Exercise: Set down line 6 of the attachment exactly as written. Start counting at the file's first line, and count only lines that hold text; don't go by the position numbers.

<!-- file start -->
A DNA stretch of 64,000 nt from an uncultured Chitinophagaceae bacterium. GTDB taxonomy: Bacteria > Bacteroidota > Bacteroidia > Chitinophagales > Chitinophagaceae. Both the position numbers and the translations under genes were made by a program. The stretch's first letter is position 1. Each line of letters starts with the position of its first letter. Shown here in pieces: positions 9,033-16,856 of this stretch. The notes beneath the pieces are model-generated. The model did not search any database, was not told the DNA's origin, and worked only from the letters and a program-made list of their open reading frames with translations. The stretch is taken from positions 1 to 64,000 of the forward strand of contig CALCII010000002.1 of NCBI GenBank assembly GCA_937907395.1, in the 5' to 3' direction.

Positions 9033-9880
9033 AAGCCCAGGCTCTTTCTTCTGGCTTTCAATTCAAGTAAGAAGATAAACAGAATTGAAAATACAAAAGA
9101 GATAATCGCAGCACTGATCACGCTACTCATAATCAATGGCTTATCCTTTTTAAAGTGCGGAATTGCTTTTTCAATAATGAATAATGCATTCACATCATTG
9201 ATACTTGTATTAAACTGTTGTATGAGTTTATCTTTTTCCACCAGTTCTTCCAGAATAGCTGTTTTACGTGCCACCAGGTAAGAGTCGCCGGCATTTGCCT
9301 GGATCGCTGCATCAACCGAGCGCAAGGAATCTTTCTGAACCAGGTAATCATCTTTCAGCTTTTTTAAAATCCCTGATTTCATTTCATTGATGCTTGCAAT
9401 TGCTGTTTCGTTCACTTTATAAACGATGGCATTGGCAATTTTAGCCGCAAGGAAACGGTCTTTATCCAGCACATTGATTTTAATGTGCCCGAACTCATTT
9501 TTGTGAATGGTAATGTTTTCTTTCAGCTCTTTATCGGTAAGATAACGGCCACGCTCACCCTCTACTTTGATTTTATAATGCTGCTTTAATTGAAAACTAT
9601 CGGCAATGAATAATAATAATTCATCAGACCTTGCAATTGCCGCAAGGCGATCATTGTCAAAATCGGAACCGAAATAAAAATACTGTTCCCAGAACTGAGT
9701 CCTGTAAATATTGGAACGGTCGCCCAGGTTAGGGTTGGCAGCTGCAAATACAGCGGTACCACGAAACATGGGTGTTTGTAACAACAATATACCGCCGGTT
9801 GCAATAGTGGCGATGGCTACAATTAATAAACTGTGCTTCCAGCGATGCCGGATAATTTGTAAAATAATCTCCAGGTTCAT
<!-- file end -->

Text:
9301 GGATCGCTGCATCAACCGAGCGCAAGGAATCTTTCTGAACCAGGTAATCATCTTTCAGCTTTTTTAAAATCCCTGATTTCATTTCATTGATGCTTGCAAT